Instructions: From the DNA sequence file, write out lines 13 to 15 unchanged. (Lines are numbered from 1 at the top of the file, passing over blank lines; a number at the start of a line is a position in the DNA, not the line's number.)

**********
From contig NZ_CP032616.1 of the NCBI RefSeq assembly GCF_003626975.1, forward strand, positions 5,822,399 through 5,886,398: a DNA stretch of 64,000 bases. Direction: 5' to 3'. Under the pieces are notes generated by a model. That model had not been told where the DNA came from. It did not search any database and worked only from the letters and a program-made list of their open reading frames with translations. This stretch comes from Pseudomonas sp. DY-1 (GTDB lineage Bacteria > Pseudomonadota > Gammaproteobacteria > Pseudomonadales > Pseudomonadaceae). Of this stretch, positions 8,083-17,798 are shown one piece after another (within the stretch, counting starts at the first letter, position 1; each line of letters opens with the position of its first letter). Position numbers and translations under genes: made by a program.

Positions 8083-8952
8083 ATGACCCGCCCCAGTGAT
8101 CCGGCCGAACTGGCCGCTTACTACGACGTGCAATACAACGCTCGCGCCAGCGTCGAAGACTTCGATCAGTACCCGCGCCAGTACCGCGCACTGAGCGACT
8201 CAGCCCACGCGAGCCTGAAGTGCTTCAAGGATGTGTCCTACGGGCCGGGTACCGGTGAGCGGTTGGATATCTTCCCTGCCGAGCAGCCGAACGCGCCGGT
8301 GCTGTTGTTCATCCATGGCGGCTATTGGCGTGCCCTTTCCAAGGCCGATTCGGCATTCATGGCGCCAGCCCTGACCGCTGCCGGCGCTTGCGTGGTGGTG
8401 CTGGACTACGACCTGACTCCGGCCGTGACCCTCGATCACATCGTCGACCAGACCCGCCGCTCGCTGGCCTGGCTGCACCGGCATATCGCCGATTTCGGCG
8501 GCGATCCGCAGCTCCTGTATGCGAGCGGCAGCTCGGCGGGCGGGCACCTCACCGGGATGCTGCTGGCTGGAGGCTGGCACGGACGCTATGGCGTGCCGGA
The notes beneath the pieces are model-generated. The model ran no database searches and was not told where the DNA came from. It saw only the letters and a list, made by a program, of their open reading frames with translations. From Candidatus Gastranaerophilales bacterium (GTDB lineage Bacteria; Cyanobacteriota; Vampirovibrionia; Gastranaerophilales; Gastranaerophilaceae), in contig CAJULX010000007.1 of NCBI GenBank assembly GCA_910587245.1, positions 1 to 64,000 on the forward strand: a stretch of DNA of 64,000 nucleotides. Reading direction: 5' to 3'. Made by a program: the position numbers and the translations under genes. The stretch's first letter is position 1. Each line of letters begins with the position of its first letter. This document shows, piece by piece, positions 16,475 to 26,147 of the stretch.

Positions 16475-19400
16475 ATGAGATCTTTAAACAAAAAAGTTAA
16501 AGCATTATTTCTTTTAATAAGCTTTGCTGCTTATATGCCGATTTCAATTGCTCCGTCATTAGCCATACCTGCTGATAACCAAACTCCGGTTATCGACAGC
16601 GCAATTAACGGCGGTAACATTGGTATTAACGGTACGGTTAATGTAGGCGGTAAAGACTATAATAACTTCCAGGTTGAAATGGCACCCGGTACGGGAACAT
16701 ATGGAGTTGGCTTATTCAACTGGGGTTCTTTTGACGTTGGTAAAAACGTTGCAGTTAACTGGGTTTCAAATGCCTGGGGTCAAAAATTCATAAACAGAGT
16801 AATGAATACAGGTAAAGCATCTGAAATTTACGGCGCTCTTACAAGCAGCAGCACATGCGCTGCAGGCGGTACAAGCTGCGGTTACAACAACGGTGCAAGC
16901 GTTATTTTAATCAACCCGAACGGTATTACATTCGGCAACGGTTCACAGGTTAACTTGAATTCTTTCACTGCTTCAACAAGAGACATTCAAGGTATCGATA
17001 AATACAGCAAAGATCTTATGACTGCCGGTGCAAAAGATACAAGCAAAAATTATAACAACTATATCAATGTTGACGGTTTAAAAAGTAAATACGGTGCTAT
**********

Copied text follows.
16601 GCAATTAACGGCGGTAACATTGGTATTAACGGTACGGTTAATGTAGGCGGTAAAGACTATAATAACTTCCAGGTTGAAATGGCACCCGGTACGGGAACAT
16701 ATGGAGTTGGCTTATTCAACTGGGGTTCTTTTGACGTTGGTAAAAACGTTGCAGTTAACTGGGTTTCAAATGCCTGGGGTCAAAAATTCATAAACAGAGT
16801 AATGAATACAGGTAAAGCATCTGAAATTTACGGCGCTCTTACAAGCAGCAGCACATGCGCTGCAGGCGGTACAAGCTGCGGTTACAACAACGGTGCAAGC